Because throwing away serial data without any regard for what is there is generally considered "stupid as f&%k" and the people who wrote the language weren't generally that stupid. If you're throwing away random amounts of data you should at least be looking for valid packet start markers while you do it. But really, if you find yourself just blasting through throwing much away then you probably have a seriously flawed program or protocol and you should really fix that first.
Random data which made its way through 8N1 encoding when your RX receiver was listening to data on a bus intended for another receiver.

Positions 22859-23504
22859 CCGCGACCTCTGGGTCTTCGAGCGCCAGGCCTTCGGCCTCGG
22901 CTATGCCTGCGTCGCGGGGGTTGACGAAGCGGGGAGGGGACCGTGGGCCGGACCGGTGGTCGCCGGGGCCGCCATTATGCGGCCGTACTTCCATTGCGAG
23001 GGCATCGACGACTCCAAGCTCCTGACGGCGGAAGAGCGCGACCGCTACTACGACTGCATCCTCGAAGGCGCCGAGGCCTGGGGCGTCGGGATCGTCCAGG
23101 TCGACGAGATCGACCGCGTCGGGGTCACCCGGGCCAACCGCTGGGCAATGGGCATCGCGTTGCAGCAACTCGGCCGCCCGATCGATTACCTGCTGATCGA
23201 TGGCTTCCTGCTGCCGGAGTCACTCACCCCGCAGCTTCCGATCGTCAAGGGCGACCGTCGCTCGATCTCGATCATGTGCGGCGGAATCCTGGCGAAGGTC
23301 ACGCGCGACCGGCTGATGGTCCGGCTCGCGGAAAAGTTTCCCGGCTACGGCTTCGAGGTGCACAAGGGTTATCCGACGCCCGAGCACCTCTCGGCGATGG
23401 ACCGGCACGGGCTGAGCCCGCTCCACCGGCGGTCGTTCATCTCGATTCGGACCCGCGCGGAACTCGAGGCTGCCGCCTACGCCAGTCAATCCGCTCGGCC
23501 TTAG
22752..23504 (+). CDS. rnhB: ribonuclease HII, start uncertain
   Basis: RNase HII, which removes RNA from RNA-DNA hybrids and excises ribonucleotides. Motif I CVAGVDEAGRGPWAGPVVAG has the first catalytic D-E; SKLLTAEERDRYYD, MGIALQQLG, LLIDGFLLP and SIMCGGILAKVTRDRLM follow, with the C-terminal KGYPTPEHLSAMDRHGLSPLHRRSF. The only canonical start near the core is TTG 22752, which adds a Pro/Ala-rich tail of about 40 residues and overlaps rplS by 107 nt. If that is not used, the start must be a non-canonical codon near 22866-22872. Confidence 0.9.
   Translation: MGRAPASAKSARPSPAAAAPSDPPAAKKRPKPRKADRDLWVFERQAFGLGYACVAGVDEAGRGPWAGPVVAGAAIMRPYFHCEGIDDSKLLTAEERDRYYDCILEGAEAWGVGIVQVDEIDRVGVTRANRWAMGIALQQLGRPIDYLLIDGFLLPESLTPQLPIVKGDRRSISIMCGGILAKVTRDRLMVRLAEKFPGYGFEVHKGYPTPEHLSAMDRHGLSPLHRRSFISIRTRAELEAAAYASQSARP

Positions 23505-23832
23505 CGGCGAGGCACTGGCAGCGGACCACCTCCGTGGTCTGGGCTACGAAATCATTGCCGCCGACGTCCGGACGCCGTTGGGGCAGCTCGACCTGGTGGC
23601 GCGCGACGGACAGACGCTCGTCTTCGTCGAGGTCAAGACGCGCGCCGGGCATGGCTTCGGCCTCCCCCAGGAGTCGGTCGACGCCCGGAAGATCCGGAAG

If you are throwing out the whole buffer, how do you know where the random data ends and the good data starts? I'll say it again, throwing away data without knowing what it is that you are throwing away is foolish. I'm sure you'll find some corner case where it makes sense to you, but it is still foolish from a design perspective. If your receiver is picking up random garbage from some other bus that it wasn't supposed to be listening to then you have a design issue, not a need to throw away data.
If you've got a side channel that tells you the data is garbage then why are you putting it in the buffer? Why aren't you tossing that data as it arrives? You're wasting resources. I'll get someone competent to write this. Better luck next time.